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Bil Lewis

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The Right Way to Do File Locking

February 09, 2009

I was previously complaining that there wasn't a good way to lock the
use of a file across a network. Java has a recommended way of doing
it, but unfortunately it isn't implemented on all networks! So it's
useless in an unrestricted environment.

No... it's worst than useless, because it fools you into thinking
you're getting exclusive access when you're not.

But it really isn't a very good interface anyway. Wait... I better go
look again... I'm too harsh. It's almost right.

Let me tell you what is completely right.

(Is that a little pushy of me? Asserting I'm correct? But in this case
I *am* correct! And you will agree.)

The question is "What functionality do I need to do what I want with a

I wish to be able to declare to the world that I should have exclusive
access to some file (which may or may not actually exist
yet). Obviously I wish to be able to release the lock and let everyone
who's waiting for it know. I also wish to be able to declare a failure
in case I was writing to the file and I crashed. And a failure
recovery mechanism.

That's what I want. I can build anything else I desire from those

Should the filesystem enforce my exclusive access? That is an very
interesting question, but I'm not going to touch it today. I'm happy
trusting cooperating processes to play nice.

Here's what my interface should look like:

interface FileLock {

  public FileLock(String pathname);
  public LockState lock();
  public unlock();
  public LockState trylock();
  public LockState lockForReadingOnly();
  public LockState trylockForReadingOnly();
  public boolean reset();


It's basically a standard readers/writer lock ala Posix or Java, with
a LockState object that indicates if the lock was last released
normally or if the owning process died, leaving it in an unknown
state. The state is either Valid or Invalid.

All the methods are very simple and do pretty much what Posix and Java
do, the lock just happens to be on a network.

The two interesting bits are that there doesn't have to be a file by
the given name at all. The lock is really in a completely separate
namespace that's exclusively controlled by the server. The objective
is that I will often want to create an index file for some existing
data file, and I want to be able to do that atomically. So
"physically" the lock has nothing to do with an actual file, other
than it may share a name.

The other interesting bit is the possibility of a lock being in an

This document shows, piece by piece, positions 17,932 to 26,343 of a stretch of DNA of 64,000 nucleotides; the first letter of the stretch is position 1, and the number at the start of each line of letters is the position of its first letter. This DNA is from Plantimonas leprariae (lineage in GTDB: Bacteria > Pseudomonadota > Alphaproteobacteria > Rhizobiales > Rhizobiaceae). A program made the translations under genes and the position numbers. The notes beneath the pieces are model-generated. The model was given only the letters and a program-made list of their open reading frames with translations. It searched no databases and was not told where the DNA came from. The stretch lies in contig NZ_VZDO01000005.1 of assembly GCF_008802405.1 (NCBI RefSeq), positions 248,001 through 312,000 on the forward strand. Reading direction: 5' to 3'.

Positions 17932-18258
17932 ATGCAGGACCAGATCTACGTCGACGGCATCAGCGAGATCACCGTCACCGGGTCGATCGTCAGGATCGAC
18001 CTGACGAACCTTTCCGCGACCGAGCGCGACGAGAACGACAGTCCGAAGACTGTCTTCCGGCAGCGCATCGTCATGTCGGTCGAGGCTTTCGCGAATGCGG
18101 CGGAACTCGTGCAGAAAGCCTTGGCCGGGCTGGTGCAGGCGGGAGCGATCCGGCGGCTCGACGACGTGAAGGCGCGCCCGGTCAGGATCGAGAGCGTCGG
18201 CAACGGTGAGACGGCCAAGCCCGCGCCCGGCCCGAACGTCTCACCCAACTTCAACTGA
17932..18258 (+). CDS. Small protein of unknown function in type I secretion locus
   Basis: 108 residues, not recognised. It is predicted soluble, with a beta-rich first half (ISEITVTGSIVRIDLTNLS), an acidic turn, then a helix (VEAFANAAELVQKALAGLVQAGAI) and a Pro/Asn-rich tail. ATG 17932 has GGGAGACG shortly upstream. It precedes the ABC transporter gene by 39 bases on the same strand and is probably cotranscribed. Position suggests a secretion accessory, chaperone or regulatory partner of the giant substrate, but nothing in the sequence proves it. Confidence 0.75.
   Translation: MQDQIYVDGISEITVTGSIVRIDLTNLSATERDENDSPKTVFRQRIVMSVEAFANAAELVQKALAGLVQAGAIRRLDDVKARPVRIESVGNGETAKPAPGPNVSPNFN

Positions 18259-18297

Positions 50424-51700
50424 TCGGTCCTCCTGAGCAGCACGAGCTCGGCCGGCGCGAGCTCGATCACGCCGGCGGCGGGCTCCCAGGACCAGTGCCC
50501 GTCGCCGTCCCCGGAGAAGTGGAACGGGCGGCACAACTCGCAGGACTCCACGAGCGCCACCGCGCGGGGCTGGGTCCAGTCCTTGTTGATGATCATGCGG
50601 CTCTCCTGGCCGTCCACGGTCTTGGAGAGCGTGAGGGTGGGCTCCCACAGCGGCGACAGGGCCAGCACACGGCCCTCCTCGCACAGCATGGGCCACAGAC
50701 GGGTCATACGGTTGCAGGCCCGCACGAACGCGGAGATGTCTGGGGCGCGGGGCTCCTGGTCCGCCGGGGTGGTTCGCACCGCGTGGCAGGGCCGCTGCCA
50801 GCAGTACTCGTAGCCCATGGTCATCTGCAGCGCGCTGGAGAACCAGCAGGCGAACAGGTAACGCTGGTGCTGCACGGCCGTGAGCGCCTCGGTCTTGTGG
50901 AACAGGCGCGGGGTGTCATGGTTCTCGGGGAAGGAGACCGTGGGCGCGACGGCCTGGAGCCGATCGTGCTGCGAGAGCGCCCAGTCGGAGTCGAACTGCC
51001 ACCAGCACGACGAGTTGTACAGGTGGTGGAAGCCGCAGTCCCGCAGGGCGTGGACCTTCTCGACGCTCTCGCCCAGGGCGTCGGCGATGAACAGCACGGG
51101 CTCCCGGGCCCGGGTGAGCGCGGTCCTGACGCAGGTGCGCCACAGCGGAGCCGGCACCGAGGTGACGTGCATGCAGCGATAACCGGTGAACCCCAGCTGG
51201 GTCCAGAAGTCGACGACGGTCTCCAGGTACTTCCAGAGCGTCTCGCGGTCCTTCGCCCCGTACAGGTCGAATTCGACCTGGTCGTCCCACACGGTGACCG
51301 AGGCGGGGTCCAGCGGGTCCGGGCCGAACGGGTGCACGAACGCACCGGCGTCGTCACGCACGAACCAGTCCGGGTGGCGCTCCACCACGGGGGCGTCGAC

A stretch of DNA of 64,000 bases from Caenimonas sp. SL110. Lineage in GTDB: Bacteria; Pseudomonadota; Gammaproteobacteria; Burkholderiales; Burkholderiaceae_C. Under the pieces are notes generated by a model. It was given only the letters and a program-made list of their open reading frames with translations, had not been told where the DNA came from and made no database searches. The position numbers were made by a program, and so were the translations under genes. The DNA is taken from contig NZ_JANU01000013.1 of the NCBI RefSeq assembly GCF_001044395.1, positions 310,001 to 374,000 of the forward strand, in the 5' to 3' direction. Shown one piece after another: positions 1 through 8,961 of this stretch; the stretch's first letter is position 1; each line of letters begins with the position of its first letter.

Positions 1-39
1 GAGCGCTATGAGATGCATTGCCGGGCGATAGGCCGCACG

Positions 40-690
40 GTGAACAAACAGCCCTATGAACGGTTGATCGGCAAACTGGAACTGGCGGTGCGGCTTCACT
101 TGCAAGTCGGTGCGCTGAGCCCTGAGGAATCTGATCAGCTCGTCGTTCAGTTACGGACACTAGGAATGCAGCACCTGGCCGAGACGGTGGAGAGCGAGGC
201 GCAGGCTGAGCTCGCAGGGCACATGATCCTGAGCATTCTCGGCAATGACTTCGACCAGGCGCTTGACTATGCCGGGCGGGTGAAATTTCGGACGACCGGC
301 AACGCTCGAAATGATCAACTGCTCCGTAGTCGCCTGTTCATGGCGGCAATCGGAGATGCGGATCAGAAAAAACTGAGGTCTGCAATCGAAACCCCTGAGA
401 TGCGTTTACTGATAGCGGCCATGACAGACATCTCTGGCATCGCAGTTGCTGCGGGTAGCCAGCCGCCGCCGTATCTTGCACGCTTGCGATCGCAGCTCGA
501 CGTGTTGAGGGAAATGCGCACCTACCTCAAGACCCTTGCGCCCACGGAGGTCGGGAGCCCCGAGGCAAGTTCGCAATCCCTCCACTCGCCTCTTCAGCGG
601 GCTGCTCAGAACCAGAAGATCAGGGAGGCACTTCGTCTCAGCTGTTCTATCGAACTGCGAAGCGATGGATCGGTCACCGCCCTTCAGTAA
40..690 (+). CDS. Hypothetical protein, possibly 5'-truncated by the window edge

Invalid state. 

It's easy to implement the required functionality. The server just has
to be able to poll its lock owners every now and then to make sure
they're alive. Of course it has to get a reliable answer and that can
be tricky...

When it asks a machine if an owner process is running, as long as it
gets an answer, all is well. It can mark the lock accordingly. If it
*doesn't* get an answer, then all bets are off.

[This is too complicated to get into here. I'm assuming prompt
answers. (What would you do?)]

If I ask for a lock and I get Invalid, what do I do?

There's no uniform answer.

I was building indexes for a Fasta file when all this started, so for
me that answer is simple: Clear the file and rebuild the index.

The reset() method sets the lock to Valid and locks it. Atomically, of
course. (It has to work like this. If it just cleared the lock and left
it unlocked, then other process might try to recover it also. Right?)

If the file was being used as a general database, then the programmer
has a lot of work to do. There's no easy way around this. The
filesystem *cannot* know the state of the data inside the file. (If you
tried to implement something like that, you would go crazy.)

This, of course, is the Two-Phase Commit problem again.

And while I would really like to see a good interface for supporting
TPC, it doesn't belong at this level.

Remember all that messy code I wrote for the FastaReader?

Here's what it should look like:

public void readIndex(String pathname) {
  File file = new File(pathname);
  FileLock lock = new FileLock(pathname);
  FileStatus status = lock.lock();
  if (status == Invalid) {
    boolean gotOwnership = lock.reset();
    if (gotOwnership) {
  if (!file.exists())

Isn't that beautiful?

And that's why I'm right.


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